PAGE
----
Even after almost three years of having hit the shores and homes of New Jersey, Superstorm Sandy still greatly affects the lives of many.

Researchers from New York University (NYI), Rutgers University and Colorado State University conducted a study to look at how far down the line the superstorm had affected people's lives.

Currently, a lot of New Jersey residents are still dealing with unfinished repairs, recurrent mold and disputed claims.

A more impacting mark that the superstorm has left its victims, the researchers noticed, is seen in an increasing number of residents experiencing poor mental health such as post-traumatic stress disorder (PTSD), mental health distress and depression.

"It was striking to us and to our field team of over 30 interviewers how Sandy still dominated the lives of so many New Jersey residents, even two and a half years after the event," said Donna Van Alst from Rutgers University and a co-principal investigator of the study. Van Alst noted that those who are still greatly affected by Sandy come from "across the economic spectrum."

In the Sandy Child and Family Health Study which included 1 million New Jersey residents living in the superstorm's path, the researchers found that over 100,000 residents experienced a significant damage in their primary homes.

Of these 100,000 New Jersey residents, 27 percent are going through mental health distress from moderate to severe levels. Another 14 percent also confirm experiencing signs and symptoms of PTSD.

The researchers also found that children whose homes were damaged are exposed to a higher risk of mental health problems, compared with those whose homes were not damaged. In homes with minor damages, children are four times more likely to feel depressed or sad, and more than twice as likely to experience difficulty sleeping, than those who did not suffer from any damages in the home.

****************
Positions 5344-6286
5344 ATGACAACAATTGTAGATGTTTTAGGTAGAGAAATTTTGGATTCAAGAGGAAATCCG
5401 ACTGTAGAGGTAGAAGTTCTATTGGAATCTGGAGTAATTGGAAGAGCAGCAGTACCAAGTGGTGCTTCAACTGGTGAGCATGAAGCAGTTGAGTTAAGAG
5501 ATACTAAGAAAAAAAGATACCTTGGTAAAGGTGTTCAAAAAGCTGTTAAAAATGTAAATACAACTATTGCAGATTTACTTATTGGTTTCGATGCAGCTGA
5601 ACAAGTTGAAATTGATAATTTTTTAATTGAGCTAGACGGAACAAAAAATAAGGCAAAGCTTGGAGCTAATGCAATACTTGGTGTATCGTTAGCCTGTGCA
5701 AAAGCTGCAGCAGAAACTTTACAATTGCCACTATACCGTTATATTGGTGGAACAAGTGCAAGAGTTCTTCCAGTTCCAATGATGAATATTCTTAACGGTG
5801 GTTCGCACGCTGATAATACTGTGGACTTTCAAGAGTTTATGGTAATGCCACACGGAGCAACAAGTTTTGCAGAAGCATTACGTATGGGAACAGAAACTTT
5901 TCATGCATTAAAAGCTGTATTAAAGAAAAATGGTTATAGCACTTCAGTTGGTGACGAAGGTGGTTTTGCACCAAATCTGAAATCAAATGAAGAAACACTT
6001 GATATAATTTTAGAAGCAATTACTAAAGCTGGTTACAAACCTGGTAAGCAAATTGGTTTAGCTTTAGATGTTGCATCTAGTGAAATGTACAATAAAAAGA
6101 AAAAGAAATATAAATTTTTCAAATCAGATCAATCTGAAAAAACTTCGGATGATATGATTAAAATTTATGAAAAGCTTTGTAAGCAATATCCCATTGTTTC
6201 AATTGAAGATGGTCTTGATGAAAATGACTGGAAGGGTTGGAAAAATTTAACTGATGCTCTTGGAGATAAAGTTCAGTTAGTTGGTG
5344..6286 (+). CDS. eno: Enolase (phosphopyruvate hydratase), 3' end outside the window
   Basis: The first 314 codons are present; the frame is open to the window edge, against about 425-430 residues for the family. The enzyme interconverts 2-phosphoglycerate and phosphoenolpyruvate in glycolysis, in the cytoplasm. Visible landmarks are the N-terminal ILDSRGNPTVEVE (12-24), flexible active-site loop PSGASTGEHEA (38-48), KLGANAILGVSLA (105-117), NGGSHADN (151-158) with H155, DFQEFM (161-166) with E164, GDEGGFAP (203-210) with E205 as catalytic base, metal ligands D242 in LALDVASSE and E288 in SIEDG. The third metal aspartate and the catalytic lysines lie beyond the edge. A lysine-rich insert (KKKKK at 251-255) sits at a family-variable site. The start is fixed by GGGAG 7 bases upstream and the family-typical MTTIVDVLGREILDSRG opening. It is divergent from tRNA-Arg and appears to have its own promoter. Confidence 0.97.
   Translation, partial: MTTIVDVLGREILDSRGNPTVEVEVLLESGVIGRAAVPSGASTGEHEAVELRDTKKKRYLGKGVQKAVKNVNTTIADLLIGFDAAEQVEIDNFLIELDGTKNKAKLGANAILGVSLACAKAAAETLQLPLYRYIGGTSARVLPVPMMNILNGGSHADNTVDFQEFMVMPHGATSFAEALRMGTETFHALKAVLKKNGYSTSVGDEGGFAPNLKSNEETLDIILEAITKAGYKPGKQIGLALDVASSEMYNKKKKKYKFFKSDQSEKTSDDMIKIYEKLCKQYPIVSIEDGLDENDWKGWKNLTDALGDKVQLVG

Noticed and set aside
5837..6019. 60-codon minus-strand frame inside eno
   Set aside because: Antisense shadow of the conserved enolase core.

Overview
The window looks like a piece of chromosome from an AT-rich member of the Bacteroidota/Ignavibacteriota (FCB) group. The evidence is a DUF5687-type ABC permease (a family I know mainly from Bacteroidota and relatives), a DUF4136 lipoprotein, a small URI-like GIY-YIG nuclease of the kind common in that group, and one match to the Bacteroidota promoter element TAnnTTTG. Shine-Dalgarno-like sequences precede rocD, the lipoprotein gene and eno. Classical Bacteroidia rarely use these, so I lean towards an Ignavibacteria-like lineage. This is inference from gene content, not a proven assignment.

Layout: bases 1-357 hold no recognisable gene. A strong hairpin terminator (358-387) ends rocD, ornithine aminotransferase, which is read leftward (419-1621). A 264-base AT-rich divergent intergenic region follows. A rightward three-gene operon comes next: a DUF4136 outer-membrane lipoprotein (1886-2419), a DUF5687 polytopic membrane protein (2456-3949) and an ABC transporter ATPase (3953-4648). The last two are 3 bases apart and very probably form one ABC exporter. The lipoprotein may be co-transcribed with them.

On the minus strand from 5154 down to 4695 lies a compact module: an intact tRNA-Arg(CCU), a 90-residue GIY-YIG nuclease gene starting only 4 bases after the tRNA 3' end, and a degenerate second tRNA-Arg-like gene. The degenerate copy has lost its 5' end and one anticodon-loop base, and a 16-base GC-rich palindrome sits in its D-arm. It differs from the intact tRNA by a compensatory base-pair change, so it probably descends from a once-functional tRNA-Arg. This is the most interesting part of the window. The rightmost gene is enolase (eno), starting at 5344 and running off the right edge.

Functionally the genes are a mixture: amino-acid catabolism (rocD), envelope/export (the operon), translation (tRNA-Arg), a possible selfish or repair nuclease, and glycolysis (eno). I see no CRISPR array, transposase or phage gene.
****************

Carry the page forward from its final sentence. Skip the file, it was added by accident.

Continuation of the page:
Apart from mental health disorders, asthma was also one of the effects of mold brought about by Sandy.

In areas dominated by people who live in poverty, the inability to pay for repairs, mortgage or rent, utilities, transportation and food was also associated with mental health problems.

The study also noted that prior to the storm, only about a third of those living in mandatory evacuation zones actually "heeded the call to evacuate their homes."

"The state always knew recovery from Superstorm Sandy would take years," said Mary O'Dowd, New Jersey Health Commissioner. O'Dowd added that the Department of Health funded the study so they can be made aware of the current situation caused by the aftermath of Sandy and better address recovery issues. 

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